Kevin Gill at his studio with The Brexit Note. Photograph: courtesy of the artist

A Homerton artist’s double-sided painting of a banknote featuring politicians closely associated with Brexit has been “delightfully received” by outgoing Prime Minister Theresa May.

Kevin Gill, 23, whose 2016 artwork of Barack Obama on a billion-dollar note won praise from the former president himself, started work on a piece exploring the UK’s relationship with the European Union last December.

The Brexit Note shows Theresa May, Boris Johnson, Nigel Farage, David Davis, Jeremy Corbyn and David Cameron facing European leaders including Jean-Claude Juncker, Donald Tusk and Angela Merkel.

Splitting them is a map of the UK, divided into red and blue – the colours of the opposing referendum campaigns.

The front side of the artwork shows a divided Britain. Photograph: Kevin Gill

The reverse, a Euro note, focuses on the beginnings of Britain’s ties to the EU, with some of the union’s founding fathers lining up alongside former prime ministers Winston Churchill and Ted Heath, under whose premiership the UK joined in 1973.

It also details a list of treaties signed by the UK over the past 46 years as part of its commitment to the union.

The reverse side of The Brexit Note features some of the EU’s founding fathers.
Photograph: Kevin Gill

Hackney-born Kevin says the oil-on-canvas is intended as a “historical document” examining the UK’s decision to sign up as well as the more recent divisions created by Brexit, rather than coming down on one side of the debate or the other.

He told the Citizen: “Look at where we are today – divides and splits. Look back at history and you can see why everyone came together.”

It is this contrast that interests Kevin, who won’t be drawn on whether he would like to see the UK remain or leave.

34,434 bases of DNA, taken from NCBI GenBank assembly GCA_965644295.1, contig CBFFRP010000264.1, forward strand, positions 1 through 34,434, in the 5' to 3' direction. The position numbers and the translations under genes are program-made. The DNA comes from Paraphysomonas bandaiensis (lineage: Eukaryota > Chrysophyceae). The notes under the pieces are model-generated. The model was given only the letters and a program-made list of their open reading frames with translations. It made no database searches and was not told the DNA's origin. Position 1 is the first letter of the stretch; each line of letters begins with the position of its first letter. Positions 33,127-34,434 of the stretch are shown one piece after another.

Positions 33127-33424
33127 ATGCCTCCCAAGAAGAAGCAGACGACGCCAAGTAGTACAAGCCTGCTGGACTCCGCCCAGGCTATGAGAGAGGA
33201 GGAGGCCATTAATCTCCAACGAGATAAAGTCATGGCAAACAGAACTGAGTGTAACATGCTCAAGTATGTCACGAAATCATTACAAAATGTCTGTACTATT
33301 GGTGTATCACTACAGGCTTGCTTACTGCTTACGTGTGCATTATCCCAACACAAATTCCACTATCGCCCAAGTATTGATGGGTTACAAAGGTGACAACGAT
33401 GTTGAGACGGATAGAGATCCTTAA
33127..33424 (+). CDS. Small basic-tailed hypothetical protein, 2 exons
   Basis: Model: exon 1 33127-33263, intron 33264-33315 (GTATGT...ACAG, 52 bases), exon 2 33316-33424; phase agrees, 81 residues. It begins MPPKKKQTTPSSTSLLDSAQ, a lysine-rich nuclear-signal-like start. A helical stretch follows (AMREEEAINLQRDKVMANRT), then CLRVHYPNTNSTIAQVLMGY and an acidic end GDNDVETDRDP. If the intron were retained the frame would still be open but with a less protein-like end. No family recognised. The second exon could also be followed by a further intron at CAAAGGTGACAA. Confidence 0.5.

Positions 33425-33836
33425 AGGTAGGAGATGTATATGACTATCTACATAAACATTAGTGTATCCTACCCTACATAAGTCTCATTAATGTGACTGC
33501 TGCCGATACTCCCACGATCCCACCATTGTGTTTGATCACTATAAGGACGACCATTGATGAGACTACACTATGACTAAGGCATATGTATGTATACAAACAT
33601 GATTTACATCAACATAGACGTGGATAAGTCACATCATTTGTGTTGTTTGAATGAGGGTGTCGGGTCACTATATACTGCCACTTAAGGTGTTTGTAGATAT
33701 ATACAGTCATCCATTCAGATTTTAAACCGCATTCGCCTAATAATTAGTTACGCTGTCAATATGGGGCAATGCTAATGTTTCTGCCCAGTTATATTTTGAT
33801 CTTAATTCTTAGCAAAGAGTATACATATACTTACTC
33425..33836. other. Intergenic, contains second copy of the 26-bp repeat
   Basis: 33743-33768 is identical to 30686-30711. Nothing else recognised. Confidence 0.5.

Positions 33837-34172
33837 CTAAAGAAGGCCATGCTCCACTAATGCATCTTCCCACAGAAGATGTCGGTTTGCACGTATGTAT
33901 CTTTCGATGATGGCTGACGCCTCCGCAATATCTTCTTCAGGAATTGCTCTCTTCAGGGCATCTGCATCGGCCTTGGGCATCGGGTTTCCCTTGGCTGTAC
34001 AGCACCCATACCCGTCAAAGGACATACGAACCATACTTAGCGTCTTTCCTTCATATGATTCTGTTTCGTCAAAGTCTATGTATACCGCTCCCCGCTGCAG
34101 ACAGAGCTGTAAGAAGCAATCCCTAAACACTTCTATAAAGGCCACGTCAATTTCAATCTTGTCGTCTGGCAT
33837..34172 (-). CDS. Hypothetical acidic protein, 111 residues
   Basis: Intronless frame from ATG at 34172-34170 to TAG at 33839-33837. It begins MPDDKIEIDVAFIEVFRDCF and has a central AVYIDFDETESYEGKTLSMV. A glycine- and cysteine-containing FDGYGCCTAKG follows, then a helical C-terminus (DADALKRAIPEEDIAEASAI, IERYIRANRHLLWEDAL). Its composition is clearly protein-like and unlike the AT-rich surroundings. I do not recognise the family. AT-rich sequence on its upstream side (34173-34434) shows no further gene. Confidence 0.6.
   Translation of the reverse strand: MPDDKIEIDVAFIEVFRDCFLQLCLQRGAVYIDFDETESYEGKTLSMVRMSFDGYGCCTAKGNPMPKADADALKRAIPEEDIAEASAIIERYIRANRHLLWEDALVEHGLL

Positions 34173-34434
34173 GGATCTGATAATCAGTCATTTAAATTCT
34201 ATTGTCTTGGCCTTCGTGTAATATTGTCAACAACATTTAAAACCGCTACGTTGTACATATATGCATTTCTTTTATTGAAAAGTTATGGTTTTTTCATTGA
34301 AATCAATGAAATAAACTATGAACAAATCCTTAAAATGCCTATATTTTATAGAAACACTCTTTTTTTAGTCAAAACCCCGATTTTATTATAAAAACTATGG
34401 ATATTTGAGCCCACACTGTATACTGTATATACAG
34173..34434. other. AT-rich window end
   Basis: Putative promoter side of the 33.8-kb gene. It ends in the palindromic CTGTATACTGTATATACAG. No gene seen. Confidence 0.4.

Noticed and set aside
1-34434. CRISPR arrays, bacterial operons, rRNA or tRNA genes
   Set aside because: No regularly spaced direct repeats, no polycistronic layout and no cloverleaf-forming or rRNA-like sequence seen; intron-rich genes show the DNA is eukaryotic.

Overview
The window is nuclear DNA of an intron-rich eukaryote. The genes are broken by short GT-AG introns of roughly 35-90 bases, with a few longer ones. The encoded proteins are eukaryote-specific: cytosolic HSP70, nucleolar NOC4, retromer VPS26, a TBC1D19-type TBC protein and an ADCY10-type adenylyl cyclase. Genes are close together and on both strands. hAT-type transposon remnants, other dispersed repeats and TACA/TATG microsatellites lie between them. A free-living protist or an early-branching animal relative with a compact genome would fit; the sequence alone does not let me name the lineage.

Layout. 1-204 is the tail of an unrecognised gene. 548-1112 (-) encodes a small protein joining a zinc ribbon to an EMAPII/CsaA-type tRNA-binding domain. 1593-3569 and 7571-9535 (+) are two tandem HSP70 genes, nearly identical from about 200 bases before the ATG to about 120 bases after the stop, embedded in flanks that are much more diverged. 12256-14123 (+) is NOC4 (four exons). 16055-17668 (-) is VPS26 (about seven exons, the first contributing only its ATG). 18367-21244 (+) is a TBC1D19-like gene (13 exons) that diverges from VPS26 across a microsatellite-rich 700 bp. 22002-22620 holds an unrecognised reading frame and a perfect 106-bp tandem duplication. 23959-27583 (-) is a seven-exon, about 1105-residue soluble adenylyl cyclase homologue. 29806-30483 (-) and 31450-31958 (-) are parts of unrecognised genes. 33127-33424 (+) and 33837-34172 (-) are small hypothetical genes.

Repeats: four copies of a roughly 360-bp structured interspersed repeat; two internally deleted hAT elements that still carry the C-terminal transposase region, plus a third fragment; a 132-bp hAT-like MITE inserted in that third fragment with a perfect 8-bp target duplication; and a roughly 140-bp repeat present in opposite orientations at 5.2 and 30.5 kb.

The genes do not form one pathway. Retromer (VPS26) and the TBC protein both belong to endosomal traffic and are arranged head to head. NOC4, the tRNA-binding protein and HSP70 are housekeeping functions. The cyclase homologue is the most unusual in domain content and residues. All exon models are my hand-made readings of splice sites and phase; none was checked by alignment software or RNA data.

He is more concerned with the “time that has been wasted” on Brexit, symbolised by the image of Big Ben on The Brexit Note behind the British politicians.

After many “early mornings and late nights”, Kevin finished the painting in February, in time for the UK’s first planned departure date of 29 March.

Kevin’s letter from Downing Street.
Photograph: Kevin Gill

A couple of weeks prior, he sent a letter to Downing Street asking if the prime minister would accept a limited edition print of The Brexit Note as a gift, writing: “As Brexit determines the future of the UK and the European Union, I felt that it is significant to capture history in the making.”

He was hoping to deliver the artwork in person, but was told last month, after going around the houses with Downing Street’s myriad departments, that he should instead take it to the Westminster Post Office, which he did – just 24 hours before Theresa May announced her resignation.

Despite the tumultuous aftermath, and Downing Street busy with the visit of Donald Trump, Kevin received a letter on 11 June from the head of Number 10’s garden rooms, Helena Hopkins MBE.

After apologising for the delay in responding, she wrote: “The Prime Minister was delighted to receive your gift and sends you her very best wishes.”

Kevin hopes the original artwork will one day end up in a museum – a cultural artifact that documents, in a unique way, some of the most politically turbulent times in Britain’s history.

He is in touch with the Brexit Party and Jeremy Corbyn’s office to see if they will accept a print, and he wants to get a couple to Boris Johnson and Nigel Farage too.

For his next piece, he has his sights set on Donald Trump, while also working on paintings examining mental health and male suicide.

He paid tribute to his mentor and fellow Hackney artist Stik, who he says has been a “massive help” in advising him on which path to take with his work.

Stik, who was put in touch with Kevin a few years ago by local MP Meg Hillier, told the Citizen: “When I was starting out, singer Sheila Chandra gave me a lot of guidance, and it proved invaluable.

“What Kevin’s doing is historically important, and all I’ve encouraged him to do is take himself seriously and treat his work with the respect it deserves, and he is taking me at my word. I’m very excited for him.”

He added: “Although we’re very different artists – I engage socially and he engages politically – we both engage all the same.

“Kevin’s doing it in a way I could never do, and it’s very powerful. He’s a young person reflecting what he sees happening in the world, and he’s doing it with dynamism and thoughtfulness.

“I’m honoured to know him.”

For more of Kevin’s work, or if you’re interested in buying a print yourself, head to

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